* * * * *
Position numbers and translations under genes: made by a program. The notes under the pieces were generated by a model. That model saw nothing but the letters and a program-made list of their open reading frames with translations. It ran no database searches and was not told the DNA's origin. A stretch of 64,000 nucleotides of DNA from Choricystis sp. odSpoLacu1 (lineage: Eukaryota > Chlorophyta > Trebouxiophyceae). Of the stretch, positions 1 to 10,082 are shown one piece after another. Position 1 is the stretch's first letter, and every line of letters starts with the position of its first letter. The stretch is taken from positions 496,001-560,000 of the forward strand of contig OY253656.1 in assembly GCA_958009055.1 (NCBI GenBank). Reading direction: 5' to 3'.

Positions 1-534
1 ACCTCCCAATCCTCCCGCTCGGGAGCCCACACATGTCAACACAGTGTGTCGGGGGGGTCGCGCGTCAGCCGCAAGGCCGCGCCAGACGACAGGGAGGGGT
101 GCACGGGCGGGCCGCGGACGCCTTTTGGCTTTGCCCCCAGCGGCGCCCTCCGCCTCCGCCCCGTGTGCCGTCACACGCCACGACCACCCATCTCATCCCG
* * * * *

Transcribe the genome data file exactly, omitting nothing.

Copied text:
Position numbers and translations under genes: made by a program. The notes under the pieces were generated by a model. That model saw nothing but the letters and a program-made list of their open reading frames with translations. It ran no database searches and was not told the DNA's origin. A stretch of 64,000 nucleotides of DNA from Choricystis sp. odSpoLacu1 (lineage: Eukaryota > Chlorophyta > Trebouxiophyceae). Of the stretch, positions 1 to 10,082 are shown one piece after another. Position 1 is the stretch's first letter, and every line of letters starts with the position of its first letter. The stretch is taken from positions 496,001-560,000 of the forward strand of contig OY253656.1 in assembly GCA_958009055.1 (NCBI GenBank). Reading direction: 5' to 3'.

Positions 1-534
1 ACCTCCCAATCCTCCCGCTCGGGAGCCCACACATGTCAACACAGTGTGTCGGGGGGGTCGCGCGTCAGCCGCAAGGCCGCGCCAGACGACAGGGAGGGGT
101 GCACGGGCGGGCCGCGGACGCCTTTTGGCTTTGCCCCCAGCGGCGCCCTCCGCCTCCGCCCCGTGTGCCGTCACACGCCACGACCACCCATCTCATCCCG